But instead of going offshore, the company bought the equipment to manufacture knitwear in-house. Today, David Nieper has only two or three suppliers left in the UK, including one lace producer, with fabrics coming from Austria, Germany, northern Italy, and Switzerland.

"But for a product to be have the 'Made in the UK' status, how far can we go back?" he asks. "We've gone further than most here by knitting our own things. But do we have to grow the cotton here or plant some mulberry trees and have some silkworms? It's not that easy to go right back so the garment is totally English produced."

It's a question of what does 'Made in the UK' actually mean for the fashion sector, he says. Nieper believes at least 50% of the value should be added in that country. 

In David Nieper's case, 85% of the value is added in the UK. Although the brand's fabric may have been sourced in Europe, the design and the manufacturing of the garment, as well as the logistics and retail, are all done in the UK. 

International presence
David Nieper exports its products directly to consumers in France, Germany, Holland and Switzerland through its mail order business or online. It translates all of its catalogues into Dutch, German, Swiss French and Swiss German in local currencies.

Nieper says the company has a strong and growing overseas base, with 36% of its garments being sold in international markets.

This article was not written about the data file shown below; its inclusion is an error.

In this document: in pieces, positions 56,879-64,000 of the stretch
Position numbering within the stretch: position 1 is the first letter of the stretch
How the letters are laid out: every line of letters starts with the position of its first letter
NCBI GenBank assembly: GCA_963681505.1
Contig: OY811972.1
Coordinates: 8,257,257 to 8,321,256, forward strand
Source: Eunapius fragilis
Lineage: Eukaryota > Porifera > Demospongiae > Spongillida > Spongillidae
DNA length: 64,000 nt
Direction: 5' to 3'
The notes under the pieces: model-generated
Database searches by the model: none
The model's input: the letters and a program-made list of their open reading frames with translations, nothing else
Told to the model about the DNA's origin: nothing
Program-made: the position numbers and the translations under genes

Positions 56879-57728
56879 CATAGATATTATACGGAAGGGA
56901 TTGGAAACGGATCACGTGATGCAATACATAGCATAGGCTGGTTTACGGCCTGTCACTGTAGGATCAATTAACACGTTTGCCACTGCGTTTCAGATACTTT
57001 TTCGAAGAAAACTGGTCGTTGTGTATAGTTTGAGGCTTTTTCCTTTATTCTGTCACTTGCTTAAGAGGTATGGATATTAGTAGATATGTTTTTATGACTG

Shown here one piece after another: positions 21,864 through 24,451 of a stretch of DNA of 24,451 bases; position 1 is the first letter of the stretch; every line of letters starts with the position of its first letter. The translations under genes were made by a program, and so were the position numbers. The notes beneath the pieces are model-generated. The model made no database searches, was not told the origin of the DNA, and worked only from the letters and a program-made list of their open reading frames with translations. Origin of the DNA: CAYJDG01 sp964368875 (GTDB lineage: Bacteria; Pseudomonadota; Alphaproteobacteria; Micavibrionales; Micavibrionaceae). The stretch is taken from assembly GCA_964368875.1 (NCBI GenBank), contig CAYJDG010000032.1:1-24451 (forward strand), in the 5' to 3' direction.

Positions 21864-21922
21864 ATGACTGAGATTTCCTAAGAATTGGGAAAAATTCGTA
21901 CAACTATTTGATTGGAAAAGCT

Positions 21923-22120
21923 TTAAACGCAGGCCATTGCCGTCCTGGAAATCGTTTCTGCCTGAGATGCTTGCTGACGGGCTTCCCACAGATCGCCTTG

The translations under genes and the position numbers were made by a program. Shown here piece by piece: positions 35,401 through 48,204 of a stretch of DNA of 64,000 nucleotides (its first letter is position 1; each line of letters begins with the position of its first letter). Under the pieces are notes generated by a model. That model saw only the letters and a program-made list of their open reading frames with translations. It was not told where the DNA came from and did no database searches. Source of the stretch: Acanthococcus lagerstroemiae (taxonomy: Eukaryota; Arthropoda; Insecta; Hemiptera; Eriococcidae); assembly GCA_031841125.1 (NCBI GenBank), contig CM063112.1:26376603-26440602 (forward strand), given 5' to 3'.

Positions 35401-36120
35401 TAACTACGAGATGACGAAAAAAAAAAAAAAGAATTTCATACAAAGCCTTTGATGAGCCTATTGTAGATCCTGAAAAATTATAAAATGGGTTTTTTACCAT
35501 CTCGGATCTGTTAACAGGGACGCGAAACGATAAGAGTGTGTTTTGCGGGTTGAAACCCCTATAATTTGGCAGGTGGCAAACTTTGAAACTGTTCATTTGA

But when asked whether the brand is looking to expand this, Nieper tells just-style: "Yes, but slowly. Export is quite important for us. I guess this is outside [the remit] of retailers as most have shops in the UK, [but] very few have shops in other countries as well."

What retailers do, he explains, is buy their product in the Far East where labour rates are lower and retail it in the UK, hoping the currency is in their favour.

But it's not going to happen forever is it? Nieper adds, highlighting the fact that labour rates in the Far East, although lower than most countries in Europe, are rising. And if currency becomes a problem, it will not benefit retailers any more. 

Today, France is the brand's best export market. Although there is scope to grow the number of markets it exports to, there is a lot more mileage in the countries where David Nieper already has a presence, he says. 

"We're still only a small company and so I think first, I'd like to try and get further. In the UK, we have a good database and quite a good brand awareness amongst our customer type here. 

"We need to get to that sort of level in France and Germany before we go to more countries, otherwise we dilute our management time more and more."

Even though David Nieper has local offices in each of its international markets, the group would prefer to keep its production facilities firmly in the UK. 

"It's more efficient if it's in one place, one warehouse, otherwise you've got to duplicate the skills, duplicate the staff, duplicate the management, duplicate the overheads and all the rest of it."

Nieper says the company is "actively looking to build the brand overseas," by gaining more customers in the four markets where it operates abroad. 

But more importantly, he points to the industry's need to build on its depleting skilled labour force. "The David Nieper academy is high on my priority list.

"In order to fuel growth we must create the future skills base amongst the next generation. The East Midlands was once the heartland of textile production, we've got to re-build it all over again."